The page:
Lord's Supper by authors Oscar Cullmann and Franz Jehan Leenhardt
One of the most perplexing issues facing any Christian today is the issue of how to view the taking of the Lord's Supper every Sunday. The ancient images of wine, bread, and physical and spiritual sacrifice have undergoing extensive debate and reinterpretation throughout all of Christianity. These images, despite the controversy they have inspired, however, still are central to Christian ritual and communal life and doctrine today.
Their controversial nature has spanned from the doctrine of transubstantiation established in the early Catholic Church, to the more flexible and metaphorical definition of some of today's Christian communities. In their book, Essays on the Lord's Supper the authors Oscar Cullmann and Franz Jehan Leenhardt offer their own faith perspectives on the issue. Their duality of perspective is particularly instructive, not simply from a theological point-of-view, but because Oscar Cullmann was a professor of Christianity in France, at the Sorbonne while Franz Jehan Leenhardt was professor of Theology at the University of Geneva. Thus, their perspective is multinational in its theological perspective, although both come from the same European Reformed traditions of worship.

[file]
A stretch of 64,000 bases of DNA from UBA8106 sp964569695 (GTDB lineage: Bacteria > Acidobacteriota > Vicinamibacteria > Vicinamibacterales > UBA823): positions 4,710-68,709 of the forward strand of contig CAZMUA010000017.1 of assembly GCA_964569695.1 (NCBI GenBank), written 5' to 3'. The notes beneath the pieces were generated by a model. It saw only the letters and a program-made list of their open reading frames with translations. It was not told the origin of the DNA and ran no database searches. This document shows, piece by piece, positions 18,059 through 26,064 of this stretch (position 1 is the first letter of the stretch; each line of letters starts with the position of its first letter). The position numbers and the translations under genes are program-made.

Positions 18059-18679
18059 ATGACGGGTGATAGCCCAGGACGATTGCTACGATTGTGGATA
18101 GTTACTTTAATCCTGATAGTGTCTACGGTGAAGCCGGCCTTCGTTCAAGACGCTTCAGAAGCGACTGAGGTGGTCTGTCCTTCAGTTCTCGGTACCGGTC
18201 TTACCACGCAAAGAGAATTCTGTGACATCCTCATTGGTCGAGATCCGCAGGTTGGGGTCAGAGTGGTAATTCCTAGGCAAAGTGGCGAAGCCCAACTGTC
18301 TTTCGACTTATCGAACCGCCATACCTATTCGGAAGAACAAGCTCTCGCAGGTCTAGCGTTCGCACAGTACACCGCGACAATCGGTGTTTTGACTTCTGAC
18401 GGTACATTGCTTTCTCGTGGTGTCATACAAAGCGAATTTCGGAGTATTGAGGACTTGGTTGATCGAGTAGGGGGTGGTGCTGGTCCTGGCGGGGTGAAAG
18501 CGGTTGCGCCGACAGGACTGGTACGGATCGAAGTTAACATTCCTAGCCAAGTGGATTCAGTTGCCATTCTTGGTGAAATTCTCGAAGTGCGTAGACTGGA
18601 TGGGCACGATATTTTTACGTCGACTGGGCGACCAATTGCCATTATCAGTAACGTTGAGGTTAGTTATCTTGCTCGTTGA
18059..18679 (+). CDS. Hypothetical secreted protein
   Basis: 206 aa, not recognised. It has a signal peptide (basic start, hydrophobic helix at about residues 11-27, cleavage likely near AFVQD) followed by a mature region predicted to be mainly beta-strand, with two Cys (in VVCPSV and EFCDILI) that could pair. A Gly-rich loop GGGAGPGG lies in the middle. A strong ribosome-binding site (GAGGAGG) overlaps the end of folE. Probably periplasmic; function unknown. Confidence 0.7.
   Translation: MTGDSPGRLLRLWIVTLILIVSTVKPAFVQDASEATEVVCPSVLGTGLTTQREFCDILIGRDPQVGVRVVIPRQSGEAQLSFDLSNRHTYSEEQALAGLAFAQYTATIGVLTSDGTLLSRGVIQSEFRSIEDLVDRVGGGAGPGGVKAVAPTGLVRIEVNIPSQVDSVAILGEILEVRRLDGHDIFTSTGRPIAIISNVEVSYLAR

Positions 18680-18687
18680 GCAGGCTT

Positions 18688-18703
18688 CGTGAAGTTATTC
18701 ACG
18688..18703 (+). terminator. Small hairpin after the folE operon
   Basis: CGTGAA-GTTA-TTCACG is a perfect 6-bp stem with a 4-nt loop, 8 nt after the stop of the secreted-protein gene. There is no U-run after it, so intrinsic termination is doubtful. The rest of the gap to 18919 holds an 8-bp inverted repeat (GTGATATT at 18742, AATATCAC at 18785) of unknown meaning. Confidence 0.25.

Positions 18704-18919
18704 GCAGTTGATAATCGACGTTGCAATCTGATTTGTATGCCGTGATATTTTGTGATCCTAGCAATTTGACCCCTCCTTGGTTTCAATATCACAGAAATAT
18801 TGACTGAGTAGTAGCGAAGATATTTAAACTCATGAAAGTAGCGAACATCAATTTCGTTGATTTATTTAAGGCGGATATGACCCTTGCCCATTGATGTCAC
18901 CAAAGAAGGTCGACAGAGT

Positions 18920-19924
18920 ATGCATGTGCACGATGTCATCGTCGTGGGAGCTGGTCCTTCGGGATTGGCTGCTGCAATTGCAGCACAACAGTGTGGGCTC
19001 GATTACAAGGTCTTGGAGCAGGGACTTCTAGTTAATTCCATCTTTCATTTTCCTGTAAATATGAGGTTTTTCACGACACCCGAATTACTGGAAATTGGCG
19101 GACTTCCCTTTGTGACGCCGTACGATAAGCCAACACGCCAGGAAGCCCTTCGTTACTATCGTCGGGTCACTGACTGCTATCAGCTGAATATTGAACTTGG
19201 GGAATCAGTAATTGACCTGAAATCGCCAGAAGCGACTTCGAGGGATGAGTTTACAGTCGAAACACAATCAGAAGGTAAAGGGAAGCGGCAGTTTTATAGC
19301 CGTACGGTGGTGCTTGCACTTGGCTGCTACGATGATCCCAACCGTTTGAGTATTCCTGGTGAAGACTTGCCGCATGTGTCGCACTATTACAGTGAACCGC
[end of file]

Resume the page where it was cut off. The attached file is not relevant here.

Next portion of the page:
The approach is thus complementary yet distinct, of these two authors. It is perhaps because of the fact there is no one answer of the 'correct' way to interpret the Lord's Supper that these Christian authors have chosen to use the format of presenting two complementary essays to view the various ways of examining the nature and centrality of the ritual of the Lord's Supper, rather than offering a singular and linear explanation of the reasoning they employ to stress the significance of the supper, yet also to stress the importance of the Lord's Supper being understood as part of the journey of Christ on earth, rather than simply a time to dwell upon the sacrificial nature of Christ's death upon the cross and the suffering of the crucifixion.